Tuesday, January 2, 2018

Grassroots is Dead. Long Live Grassroots

It took everything left inside after another long-ass brutal freelance gig to take out the camera, charge it up and then get down to Grassroots.

Just like I did the night Florence died and the night Seymour died.   I wanted to make sure their long-day journey into night didn't disappear with them.

The same with GrassrootsEvery pivotal moment I had between 1976 and 1983 until I switched over to girls and coffee shops and the Duchess once in a while.

But after returning to boys and a more solitary existence, there was Grassroots.  In a city and a world and in relationships that constantly felt like the rug was being pulled out from under me, Grassroots was the one thing that stayed consistent.
Anytime there was someone I liked, I took them to Grassroots.  Anytime there was a crisis, I went to Grassroots.  Anytime I just wanted a quiet visit with good friends, I went to Grassroots.   And one of the most important conversations I had about how to love a dying parent happened at Grassroots with Kosky.

The visits became more sporadic over the decades as I drank less, worked out more and had less money to blow.   But still, as I joked with a young colleague recently, the seats knew my ass from way back.  That bar held my life's DNA.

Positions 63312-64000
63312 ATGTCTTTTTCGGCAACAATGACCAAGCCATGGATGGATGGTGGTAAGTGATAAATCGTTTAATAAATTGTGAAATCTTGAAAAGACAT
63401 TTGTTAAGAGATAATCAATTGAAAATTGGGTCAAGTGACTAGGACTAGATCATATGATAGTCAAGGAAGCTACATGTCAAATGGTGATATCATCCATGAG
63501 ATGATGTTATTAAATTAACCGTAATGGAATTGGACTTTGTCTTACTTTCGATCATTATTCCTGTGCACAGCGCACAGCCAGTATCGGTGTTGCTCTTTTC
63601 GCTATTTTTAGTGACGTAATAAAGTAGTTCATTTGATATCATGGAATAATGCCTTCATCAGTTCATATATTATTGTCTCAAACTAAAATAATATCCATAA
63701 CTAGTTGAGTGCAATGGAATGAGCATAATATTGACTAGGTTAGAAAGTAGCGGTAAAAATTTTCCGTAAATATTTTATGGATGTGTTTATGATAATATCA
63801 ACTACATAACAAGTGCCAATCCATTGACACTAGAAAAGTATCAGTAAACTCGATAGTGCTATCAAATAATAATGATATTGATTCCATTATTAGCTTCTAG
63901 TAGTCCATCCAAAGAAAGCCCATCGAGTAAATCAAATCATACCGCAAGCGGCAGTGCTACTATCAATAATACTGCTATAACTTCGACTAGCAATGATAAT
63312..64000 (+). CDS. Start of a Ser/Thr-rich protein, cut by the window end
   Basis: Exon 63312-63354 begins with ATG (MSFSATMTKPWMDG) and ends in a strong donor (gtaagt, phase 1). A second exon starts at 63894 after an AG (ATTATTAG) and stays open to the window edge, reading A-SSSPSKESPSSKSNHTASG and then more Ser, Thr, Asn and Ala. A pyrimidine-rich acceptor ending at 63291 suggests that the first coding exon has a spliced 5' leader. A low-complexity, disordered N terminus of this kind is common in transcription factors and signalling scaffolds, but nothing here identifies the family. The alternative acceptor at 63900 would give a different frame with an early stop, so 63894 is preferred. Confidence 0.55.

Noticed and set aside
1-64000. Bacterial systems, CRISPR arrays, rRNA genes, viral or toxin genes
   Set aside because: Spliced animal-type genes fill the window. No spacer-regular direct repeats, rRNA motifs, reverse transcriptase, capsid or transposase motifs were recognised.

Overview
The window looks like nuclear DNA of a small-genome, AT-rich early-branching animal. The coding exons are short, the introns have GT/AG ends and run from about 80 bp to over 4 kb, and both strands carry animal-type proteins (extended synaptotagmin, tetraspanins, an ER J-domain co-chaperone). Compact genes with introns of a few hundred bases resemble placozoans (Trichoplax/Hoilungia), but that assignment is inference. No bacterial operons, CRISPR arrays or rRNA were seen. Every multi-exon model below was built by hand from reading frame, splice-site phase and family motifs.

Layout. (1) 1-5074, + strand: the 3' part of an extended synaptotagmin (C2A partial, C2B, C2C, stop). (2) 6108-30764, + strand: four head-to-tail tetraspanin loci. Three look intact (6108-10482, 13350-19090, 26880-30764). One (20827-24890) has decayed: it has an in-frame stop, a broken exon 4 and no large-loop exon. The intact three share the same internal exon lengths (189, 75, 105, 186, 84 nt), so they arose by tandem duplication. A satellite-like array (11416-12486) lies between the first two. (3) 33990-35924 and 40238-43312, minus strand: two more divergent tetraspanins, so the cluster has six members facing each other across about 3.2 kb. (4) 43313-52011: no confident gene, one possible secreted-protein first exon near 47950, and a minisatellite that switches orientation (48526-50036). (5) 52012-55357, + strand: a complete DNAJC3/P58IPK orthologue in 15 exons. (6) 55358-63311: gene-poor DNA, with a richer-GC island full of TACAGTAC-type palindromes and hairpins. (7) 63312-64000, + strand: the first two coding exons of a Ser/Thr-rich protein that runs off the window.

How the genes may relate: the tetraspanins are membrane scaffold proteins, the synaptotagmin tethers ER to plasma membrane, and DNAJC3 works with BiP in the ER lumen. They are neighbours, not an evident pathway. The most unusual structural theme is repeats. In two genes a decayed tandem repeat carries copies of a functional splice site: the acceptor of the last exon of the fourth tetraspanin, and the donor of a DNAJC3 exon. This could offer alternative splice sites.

Over three days this past week, I took about 700 photos, and I still didn't capture its core or my love, even after bumping into Jeremiah of Vanishing New York and pouring my heart out.

Found myself telling him stories I hadn't remembered until that moment, could never ever put anywhere but in fiction and describing a certain event that, even while it just about destroyed a part of me, my Yeudi and the guys at the bar - Frazier, Cliff, Eric, Bobby, Mike, Langley - made sure I was O.K.  "They had your back," Jeremiah said.   Looking back 40 years, I suddenly realized, yeah.  They did.   In a time women were so rarely protected, I was.

Still, in between reminiscing, I kept snapping.

Kosky on the right joined in last week to say good-bye

Jeremy looking for old photos of old friends
Recognize the guys on the left, and that's Frazier and Micky on the right

But, even if I fell short there, I captured others people's hearts, broken and otherwise.

The two brothers have been coming here for 20 years - they too had all the big talks at this table or one near by.  They always joked: when Grassroots closes, it's the end.  We're going to have to move back home upstate.

On the last night, New Years, I dragged my Mariner aka my lovely husband down to say goodbye. He stood patiently for hours as I took another 370 pictures, hung with the Ancient Mariner aka the best storyteller around, hooted and hollered, became that old barfly that I was at the tender age of under 21 and had a shot of rye - my first drink there in 1976 and now my last.  For a couple of hours I was all of me in a way that I had forgotten.

The Ancient Mariner aka Phil Giambri -best storyteller around and his pal Linda
the countdown begins

the New Years kiss.... and then...

We left after midnight and in the new minutes of 2018, I cried all the way to Veselka's. 

Coming soon: Grassroots Stories and a F*&*) Load of Pictures

Thank you, Jeremiah. 

And may a new year be a happy one for this old bar.